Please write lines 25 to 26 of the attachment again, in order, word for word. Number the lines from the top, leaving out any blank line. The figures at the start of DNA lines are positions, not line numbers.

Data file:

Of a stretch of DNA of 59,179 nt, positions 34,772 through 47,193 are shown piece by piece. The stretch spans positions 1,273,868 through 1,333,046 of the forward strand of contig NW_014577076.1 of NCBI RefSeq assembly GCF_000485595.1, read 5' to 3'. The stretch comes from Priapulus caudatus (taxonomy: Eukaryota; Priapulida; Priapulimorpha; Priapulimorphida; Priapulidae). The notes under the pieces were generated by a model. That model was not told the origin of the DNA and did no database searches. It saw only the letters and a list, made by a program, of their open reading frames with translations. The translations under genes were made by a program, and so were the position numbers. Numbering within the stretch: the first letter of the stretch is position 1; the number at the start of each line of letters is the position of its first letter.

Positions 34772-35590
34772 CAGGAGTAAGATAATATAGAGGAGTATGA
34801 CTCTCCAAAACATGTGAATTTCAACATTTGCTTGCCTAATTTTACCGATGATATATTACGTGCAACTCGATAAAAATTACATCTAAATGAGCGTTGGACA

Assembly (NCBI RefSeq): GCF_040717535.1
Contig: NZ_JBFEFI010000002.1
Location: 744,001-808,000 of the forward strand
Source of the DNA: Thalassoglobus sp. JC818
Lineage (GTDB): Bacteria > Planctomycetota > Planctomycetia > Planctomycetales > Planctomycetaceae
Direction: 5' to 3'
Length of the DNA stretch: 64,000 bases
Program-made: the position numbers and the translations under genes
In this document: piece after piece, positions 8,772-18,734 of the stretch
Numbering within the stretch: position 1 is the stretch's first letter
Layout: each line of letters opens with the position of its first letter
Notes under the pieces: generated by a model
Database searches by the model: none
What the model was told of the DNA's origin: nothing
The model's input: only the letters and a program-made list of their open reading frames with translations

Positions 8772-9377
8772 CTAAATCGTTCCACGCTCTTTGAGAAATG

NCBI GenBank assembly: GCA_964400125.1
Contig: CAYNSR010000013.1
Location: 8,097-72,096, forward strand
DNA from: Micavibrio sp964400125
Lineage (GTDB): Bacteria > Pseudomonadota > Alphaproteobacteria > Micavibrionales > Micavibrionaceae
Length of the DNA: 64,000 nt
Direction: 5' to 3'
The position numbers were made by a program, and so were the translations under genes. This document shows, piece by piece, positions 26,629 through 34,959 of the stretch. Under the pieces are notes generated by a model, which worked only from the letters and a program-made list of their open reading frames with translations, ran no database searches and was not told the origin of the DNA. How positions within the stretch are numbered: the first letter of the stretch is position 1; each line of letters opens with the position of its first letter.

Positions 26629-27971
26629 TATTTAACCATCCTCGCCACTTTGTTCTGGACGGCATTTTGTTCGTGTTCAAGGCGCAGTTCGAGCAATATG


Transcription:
DNA from: Micavibrio sp964400125
Lineage (GTDB): Bacteria > Pseudomonadota > Alphaproteobacteria > Micavibrionales > Micavibrionaceae